Diversity of citizenship subject matter jurisdiction falls within the original jurisdiction of the district court and a state court case that implicates diversity jurisdiction may therefore be removed to federal court. Abels, 770 F.2d at 29. Diversity jurisdiction is properly invoked in cases where there is complete diversity of citizenship between plaintiffs and defendants and where the amount in controversy exceeds $50,000. 28 U.S.C. Section(s) 1332. See Development Fin. Corp. v. Alpha Housing & Health Care, Inc., 54 F.3d 156, 158 (3d Cir. 1995) ("It is axiomatic that the federal judiciary's diversity jurisdiction depends on complete diversity between all plaintiffs and all defendants.") (citing Strawbridge v. Curtiss, 7 U.S. (3 Cranch) 267, 2 L.Ed. 435 (1806)). For purposes of determining whether the complete diversity requirement has been met, the citizenship of nominal parties to the litigation may be disregarded. Abels, 770 F.2d at 29.
The district court ruled that the Virgin Islands Government could be considered a citizen for purposes of establishing diversity of citizenship jurisdiction. We disagree with the district court's conclusion. More than one hundred years ago, the United States Supreme Court ruled that a state cannot be considered a citizen for purposes of establishing diversity of citizenship jurisdiction in federal court. Postal Telegraph Cable Co. v. State of Alabama, 155 U.S. 482, 487, 15 S. Ct. 192, 194 (1894). See Ramada Inns, Inc. v. Rosemount Memorial Park Assoc., 598 F.2d 1303, 1306 (3d Cir. 1979) ("[I]t is well settled that a state is not a citizen within the meaning of the diversity statute.") (citations omitted); see also Gable v. Commonwealth of Pennsylvania, 521 F. Supp. 43, 43-44 (E.D. Pa. 1981) ("The rule that a state is not a `citizen' for diversity purposes is a long-standing one; it enjoys a history of acceptance, which remains undiluted by the passage of time.") (citations omitted).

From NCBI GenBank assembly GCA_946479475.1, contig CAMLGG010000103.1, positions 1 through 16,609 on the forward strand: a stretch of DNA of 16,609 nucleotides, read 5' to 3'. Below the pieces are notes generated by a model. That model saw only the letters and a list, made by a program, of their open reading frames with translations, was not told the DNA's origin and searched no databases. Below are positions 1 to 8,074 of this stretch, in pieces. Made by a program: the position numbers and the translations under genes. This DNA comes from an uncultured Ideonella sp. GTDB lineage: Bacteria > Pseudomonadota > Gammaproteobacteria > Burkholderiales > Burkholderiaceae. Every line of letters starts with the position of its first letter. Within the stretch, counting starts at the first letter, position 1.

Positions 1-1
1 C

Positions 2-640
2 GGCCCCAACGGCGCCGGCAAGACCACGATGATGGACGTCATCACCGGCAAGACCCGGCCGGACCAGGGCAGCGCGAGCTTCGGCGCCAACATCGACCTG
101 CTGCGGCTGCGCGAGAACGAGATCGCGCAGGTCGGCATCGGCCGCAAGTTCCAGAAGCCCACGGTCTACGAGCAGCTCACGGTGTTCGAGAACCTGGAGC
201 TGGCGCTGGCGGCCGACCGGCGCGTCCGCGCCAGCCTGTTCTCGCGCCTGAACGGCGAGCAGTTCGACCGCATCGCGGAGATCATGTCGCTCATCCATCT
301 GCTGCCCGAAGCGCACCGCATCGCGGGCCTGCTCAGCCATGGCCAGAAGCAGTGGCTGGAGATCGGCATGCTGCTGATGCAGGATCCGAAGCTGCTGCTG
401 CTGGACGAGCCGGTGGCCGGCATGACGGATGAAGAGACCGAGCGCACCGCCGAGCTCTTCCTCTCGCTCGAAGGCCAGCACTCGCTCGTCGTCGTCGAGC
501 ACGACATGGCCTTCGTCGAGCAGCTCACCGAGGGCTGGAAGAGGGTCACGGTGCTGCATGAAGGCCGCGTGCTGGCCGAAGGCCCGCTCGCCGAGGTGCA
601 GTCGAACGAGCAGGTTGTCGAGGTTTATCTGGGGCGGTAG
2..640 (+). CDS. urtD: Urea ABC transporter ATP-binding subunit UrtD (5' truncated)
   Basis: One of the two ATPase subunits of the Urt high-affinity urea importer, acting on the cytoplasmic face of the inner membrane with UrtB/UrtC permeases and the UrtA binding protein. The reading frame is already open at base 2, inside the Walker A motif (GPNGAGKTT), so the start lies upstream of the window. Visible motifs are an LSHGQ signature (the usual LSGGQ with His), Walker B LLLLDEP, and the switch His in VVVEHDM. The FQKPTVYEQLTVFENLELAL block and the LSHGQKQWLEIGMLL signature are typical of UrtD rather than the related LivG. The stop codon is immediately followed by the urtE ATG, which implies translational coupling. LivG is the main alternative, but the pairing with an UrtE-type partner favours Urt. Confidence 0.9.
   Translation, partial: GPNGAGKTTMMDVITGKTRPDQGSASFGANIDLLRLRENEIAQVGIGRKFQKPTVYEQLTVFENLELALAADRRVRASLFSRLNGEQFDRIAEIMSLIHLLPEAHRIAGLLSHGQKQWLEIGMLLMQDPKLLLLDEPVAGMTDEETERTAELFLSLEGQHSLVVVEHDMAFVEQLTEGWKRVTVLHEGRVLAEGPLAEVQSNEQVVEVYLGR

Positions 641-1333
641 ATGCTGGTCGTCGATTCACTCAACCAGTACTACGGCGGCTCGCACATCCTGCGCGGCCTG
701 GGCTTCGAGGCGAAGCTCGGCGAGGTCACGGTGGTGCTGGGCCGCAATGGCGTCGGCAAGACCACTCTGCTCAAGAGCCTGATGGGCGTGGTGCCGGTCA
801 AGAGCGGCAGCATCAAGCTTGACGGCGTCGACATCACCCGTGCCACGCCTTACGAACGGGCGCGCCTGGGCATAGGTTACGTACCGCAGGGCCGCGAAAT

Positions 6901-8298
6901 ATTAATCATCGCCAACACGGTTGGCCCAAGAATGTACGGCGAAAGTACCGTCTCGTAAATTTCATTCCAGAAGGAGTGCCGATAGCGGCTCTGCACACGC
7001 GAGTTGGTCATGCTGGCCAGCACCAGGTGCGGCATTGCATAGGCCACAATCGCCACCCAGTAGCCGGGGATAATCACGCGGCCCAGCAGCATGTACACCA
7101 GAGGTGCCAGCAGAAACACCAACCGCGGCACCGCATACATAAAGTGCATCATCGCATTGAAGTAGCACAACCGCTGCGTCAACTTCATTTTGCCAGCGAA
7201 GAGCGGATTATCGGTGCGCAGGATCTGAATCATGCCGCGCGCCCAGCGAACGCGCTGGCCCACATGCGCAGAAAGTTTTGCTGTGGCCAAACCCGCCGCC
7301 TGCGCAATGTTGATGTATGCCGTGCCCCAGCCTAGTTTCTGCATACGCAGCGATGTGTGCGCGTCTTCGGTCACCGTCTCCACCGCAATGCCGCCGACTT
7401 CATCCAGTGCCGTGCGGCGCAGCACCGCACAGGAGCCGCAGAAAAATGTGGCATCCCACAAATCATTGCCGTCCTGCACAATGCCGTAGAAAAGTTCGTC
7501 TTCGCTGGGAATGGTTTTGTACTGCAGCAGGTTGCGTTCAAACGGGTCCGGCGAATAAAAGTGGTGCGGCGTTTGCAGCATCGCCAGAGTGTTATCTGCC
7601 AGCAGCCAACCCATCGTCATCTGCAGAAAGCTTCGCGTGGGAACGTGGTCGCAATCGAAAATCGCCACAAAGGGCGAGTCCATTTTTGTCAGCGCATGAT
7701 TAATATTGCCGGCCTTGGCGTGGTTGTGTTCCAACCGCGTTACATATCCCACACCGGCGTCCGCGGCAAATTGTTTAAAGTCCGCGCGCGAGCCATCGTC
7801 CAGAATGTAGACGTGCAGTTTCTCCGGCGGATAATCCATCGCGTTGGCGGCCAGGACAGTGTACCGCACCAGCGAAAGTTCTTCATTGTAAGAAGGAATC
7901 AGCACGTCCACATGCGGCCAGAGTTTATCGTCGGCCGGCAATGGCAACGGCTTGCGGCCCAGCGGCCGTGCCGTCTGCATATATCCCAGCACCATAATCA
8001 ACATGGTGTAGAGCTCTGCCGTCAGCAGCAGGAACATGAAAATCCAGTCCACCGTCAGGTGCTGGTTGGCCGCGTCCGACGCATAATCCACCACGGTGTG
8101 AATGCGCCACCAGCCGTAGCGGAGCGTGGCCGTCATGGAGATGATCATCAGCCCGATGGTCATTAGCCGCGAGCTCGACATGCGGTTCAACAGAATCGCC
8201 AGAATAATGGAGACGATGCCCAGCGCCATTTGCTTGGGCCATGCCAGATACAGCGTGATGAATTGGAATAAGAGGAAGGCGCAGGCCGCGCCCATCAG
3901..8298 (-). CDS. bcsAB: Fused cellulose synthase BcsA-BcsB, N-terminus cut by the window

In this case, the district court relied upon the citizenship of the Territory of the Virgin Islands in finding that diversity of citizenship jurisdiction supported removal of the trustees' eminent domain case to federal court. Thus, the question is whether the Government of the Virgin Islands constitutes a "state" for purposes of establishing diversity of citizenship jurisdiction. The trustees argue that the Virgin Islands is not a State, but a Territory of the United States and that the policies which preclude sovereign immunity for territories in federal court similarly preclude a Territory from being considered a "state" for purposes of establishing diversity jurisdiction. We are not persuaded by these arguments.
Section 1332 of Title 28 of the United States Code specifies, in pertinent part, that "district courts shall have original jurisdiction of all civil actions" between "citizens of different States." 28 U.S.C. Section(s) 1332(a). According to Section(s) 1332(d), the "word `States,' as used in this section, includes the Territories, the District of Columbia, and the Commonwealth of Puerto Rico." Accordingly, the Territory of the Virgin Islands, a United States Territory, qualifies as a "state" for purposes of the diversity jurisdiction statute.
As noted above, a state cannot be considered a citizen for purposes of establishing diversity of citizenship jurisdiction subject matter jurisdiction in federal court. Therefore, it follows that a Territory of the United States, which is considered a state pursuant to Section(s) 1332(d), also cannot be considered a citizen for purposes of establishing diversity of citizenship jurisdiction. The Territory of the Virgin Islands should not have been considered a citizen for purposes of establishing diversity jurisdiction in the court below. Cf. Mann v. District of Columbia, 742 F.2d 750, 752 (3d Cir. 1984) (concluding that District of Columbia did not qualify as a citizen for purposes of diversity of citizenship jurisdiction because Section(s) 1332(d) specified that the District of Columbia (like the territory of the Virgin Islands) was to be construed as a "state" for purposes of the diversity statute).
Therefore, the district court did not have subject matter jurisdiction over the eminent domain case and the case was improvidently removed from the Territorial Court. *fn4